I’ll save all the rambling I could post and just put up some images… they’re more interesting anyway. haha!

Let’s start with the San Diego, Qualcomm Stadium race for Round 6..

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New Off Road Section added! Racing section redone.

I decided that I needed a completely new section added to my portfolio to help organize (and separate) the many off road photos I’ve shot this year.
For those who aren’t aware, I handled all photography for both K&N Filters and AEM Induction Systems for the majority of this year, 2009. Doing so meant that I covered nearly the entire Lucas Oil Off Road Racing Series, and many other sports like AMA Supercross, AMA Quadcross, AMA Motocross, dirt track racing, etc.

I decided that completely separate Off Road section and a Track sections are now pretty much required due to the large amount of images from each type of racing I have to share. The Track section was previously just called “Racing”. I think the two sections will help quite a bit for those looking for only one side of the sport.

Next up I will be doing another large update to my Wedding section. But that will be later this week.

In the mean time, check out the 30 new images in my Off Road section!

Enjoy everyone!

Try not to miss the shot…

Try not to miss shots… like this guy did today at the track.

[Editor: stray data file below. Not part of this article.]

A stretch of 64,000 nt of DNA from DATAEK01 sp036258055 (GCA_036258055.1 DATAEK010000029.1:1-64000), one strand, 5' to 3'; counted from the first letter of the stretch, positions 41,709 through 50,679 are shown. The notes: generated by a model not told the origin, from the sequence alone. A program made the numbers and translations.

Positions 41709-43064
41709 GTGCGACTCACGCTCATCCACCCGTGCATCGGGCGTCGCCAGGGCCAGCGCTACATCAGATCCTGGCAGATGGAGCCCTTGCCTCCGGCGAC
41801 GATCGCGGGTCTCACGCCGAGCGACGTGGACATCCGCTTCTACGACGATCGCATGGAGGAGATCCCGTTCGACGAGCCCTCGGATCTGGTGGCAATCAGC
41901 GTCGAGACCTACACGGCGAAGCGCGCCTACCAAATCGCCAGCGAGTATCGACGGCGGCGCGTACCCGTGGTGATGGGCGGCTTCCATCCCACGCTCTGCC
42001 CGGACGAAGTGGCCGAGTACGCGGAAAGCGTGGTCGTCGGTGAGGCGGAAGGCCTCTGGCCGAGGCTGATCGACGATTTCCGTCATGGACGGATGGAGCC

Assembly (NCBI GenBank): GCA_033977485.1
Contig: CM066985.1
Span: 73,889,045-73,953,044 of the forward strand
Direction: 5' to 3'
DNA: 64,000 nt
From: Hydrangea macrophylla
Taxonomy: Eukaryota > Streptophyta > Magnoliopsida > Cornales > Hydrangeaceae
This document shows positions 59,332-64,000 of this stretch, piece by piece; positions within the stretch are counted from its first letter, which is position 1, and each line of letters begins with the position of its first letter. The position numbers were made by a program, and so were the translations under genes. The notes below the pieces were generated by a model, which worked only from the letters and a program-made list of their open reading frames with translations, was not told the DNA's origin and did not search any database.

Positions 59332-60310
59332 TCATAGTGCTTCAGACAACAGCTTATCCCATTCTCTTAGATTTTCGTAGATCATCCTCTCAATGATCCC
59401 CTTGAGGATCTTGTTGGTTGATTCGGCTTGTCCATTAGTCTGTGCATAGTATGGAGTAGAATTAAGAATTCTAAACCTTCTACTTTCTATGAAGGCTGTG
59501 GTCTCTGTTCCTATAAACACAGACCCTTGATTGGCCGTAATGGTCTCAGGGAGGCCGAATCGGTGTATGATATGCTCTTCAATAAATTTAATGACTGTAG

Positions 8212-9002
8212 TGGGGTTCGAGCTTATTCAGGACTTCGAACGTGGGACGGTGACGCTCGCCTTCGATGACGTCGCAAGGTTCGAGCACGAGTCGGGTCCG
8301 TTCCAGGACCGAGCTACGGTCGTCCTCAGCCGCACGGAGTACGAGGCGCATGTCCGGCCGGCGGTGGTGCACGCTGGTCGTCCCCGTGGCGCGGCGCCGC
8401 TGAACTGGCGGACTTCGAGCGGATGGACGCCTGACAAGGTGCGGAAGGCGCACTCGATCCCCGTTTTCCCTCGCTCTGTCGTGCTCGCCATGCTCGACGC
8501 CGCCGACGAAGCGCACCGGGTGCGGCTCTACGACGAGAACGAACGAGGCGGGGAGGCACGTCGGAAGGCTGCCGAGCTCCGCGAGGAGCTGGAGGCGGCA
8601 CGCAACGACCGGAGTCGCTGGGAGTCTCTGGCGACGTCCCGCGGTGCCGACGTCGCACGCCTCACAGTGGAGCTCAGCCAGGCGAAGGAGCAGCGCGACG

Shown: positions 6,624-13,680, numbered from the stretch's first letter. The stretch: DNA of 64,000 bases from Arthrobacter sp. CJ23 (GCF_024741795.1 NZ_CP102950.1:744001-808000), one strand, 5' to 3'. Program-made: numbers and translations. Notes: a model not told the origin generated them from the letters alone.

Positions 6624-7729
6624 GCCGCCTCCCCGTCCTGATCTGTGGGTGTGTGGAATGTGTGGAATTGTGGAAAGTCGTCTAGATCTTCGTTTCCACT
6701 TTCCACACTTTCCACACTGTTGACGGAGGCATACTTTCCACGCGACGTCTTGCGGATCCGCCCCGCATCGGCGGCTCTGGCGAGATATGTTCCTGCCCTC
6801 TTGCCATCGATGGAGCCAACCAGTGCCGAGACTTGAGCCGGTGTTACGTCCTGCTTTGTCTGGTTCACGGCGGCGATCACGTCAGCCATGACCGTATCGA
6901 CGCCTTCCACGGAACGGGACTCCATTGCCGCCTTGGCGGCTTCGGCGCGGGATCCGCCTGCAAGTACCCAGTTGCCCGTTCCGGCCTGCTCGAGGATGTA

I’m currently shooting the Lucas Oil Off Road Racing Series – this is the second of four times I’ll be shooting this series. We’re currently racing at Lake Elsinore, Calif. Last time I covered this event was the season opener in Primm, Nev.

This track is intense! Short course is definitely exciting, and when you have extremely powerful trucks – and some slightly wild drivers – anything can happen.

I have nearly the entire series of this accident… Unforunately, from a photographic standpoint, I was at a poor location for many of the accidents today. Most where on turn four – I was shooting at turn five.
But at least I’m not that guy on the hill who, while is the best possible location, was looking the completely wrong direction.

I was, however, in the perfect location for when Robby Woods rolled his truck. He was actually the first rolling of the day (there were a total of six that I counted).
Sadly, for me, I was checking exposure levels while getting my setting dialed in for the day… Again, this was like the second lap of the morning… I was one of the few photographers out on the track at that point. Robby immediately climbed out, threw a thumbs up, and once they rolled his truck back over he climbed in and kept going.